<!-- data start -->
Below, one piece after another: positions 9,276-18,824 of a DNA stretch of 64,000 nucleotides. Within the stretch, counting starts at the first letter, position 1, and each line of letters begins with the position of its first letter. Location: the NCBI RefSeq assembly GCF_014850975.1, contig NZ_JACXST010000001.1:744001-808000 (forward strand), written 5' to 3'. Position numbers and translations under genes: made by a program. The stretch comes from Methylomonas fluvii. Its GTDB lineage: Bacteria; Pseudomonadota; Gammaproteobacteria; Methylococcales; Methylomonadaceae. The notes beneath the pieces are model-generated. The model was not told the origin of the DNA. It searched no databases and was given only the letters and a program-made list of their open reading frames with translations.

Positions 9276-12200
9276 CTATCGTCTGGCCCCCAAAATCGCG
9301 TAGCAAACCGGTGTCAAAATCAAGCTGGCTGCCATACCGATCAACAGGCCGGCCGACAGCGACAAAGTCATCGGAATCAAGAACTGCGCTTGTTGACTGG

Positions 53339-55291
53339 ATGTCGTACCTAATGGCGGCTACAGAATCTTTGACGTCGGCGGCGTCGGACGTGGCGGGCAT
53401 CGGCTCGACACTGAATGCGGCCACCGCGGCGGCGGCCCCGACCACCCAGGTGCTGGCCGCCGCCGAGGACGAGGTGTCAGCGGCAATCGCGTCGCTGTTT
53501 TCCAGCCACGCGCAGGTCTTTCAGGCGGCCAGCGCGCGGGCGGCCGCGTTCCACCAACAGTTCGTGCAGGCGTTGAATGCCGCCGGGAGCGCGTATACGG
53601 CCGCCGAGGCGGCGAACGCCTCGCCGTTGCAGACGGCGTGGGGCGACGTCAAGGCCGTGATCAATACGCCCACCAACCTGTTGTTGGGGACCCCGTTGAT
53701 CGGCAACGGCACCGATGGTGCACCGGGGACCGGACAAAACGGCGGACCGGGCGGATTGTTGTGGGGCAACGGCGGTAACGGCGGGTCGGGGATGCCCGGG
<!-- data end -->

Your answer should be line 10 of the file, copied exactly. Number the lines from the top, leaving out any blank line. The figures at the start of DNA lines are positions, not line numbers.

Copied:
53701 CGGCAACGGCACCGATGGTGCACCGGGGACCGGACAAAACGGCGGACCGGGCGGATTGTTGTGGGGCAACGGCGGTAACGGCGGGTCGGGGATGCCCGGG